The Impact of Passenger Mix on Reported “Hub Premiums” in the U.S. Airline Industry
AbstractThis paper analyzes U.S. airline price and passenger data disaggregated at the fare class level for the year 2000. We find that although average prices to and from most airlines' hubs tend to be higher than those throughout the remainder of their systems, much of the difference can be explained by passenger mix (i.e., the proportion of leisure versus business passengers). Our results suggest, therefore, that many of the reported “hub premiums” in the previous literature may be overstated.
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Bibliographic InfoArticle provided by Southern Economic Association in its journal Southern Economic Journal.
Volume (Year): 72 (2005)
Issue (Month): 2 (October)
Find related papers by JEL classification:
- L11 - Industrial Organization - - Market Structure, Firm Strategy, and Market Performance - - - Production, Pricing, and Market Structure; Size Distribution of Firms
- L93 - Industrial Organization - - Industry Studies: Transportation and Utilities - - - Air Transportation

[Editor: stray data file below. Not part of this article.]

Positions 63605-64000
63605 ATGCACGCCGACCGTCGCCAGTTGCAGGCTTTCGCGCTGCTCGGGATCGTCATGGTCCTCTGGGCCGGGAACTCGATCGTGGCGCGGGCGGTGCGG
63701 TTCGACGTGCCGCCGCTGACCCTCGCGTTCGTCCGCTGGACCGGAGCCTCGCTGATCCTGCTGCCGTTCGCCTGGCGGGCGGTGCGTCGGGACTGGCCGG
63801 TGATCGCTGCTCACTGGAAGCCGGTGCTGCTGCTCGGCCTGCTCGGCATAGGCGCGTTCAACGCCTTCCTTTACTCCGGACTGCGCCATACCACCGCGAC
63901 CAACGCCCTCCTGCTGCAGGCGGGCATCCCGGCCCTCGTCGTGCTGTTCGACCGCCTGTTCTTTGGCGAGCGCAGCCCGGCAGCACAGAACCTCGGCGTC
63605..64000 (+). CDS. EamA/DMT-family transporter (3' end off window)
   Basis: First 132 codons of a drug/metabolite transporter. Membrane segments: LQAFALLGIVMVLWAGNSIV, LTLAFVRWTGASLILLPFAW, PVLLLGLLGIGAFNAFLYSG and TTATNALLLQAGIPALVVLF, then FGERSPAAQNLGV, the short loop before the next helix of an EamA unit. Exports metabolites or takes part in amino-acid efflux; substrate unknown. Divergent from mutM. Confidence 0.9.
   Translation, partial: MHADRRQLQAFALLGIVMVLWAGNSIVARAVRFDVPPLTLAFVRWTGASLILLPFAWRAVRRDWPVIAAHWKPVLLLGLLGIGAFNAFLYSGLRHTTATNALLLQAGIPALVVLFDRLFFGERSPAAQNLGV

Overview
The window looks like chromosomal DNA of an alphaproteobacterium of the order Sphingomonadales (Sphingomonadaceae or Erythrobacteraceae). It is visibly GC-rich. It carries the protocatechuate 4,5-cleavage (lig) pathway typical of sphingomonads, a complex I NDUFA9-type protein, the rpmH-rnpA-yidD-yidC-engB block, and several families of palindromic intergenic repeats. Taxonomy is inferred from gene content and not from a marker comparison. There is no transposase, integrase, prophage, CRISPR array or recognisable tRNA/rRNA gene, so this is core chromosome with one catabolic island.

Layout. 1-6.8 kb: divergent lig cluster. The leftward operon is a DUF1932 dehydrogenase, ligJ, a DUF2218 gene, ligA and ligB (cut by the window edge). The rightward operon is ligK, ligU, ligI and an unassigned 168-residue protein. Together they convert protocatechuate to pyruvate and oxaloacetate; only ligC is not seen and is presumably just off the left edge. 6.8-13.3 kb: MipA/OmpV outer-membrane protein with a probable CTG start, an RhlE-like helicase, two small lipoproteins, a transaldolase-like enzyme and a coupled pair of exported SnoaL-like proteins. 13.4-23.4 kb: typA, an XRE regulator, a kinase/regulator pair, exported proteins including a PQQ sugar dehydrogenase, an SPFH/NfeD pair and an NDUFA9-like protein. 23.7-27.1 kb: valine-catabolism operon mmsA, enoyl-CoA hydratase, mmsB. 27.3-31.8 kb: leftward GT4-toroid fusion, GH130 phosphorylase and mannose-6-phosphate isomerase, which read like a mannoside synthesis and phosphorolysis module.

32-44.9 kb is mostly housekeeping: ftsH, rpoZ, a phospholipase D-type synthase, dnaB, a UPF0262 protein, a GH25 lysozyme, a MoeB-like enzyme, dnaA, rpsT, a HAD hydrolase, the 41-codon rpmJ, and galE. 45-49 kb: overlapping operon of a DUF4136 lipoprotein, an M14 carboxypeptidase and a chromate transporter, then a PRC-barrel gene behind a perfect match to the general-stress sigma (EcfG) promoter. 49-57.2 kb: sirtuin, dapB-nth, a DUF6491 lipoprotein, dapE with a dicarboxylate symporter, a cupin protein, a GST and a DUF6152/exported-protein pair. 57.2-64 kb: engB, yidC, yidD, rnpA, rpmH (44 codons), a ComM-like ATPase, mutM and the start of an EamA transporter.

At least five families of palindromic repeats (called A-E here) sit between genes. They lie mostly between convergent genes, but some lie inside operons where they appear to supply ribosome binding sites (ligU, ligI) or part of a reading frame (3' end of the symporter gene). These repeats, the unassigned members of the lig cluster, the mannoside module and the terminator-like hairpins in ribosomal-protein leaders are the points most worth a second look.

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- Sayed Ajaz Hussain & Serkan Bahceci, 2008. "Network Structure and Design in the Deregulated U.S. Airline Industry: an Argument for Re-Regulation?," Working Papers tecipa-325, University of Toronto, Department of Economics.
- Yahua Zhang & David Round, 2009. "Policy Implications of the Effects of Concentration and Multimarket Contact in China’s Airline Market," Review of Industrial Organization, Springer, vol. 34(4), pages 307-326, June.
- Ciliberto, Federico & Williams, Jonathan, 2009.
"Limited Access to Airport Facilities and Market Power in the Airline Industry,"
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- Federico Ciliberto & Jonathan W. Williams, 2010. "Limited Access to Airport Facilities and Market Power in the Airline Industry," Journal of Law and Economics, University of Chicago Press, vol. 53(3), pages 467 - 495.
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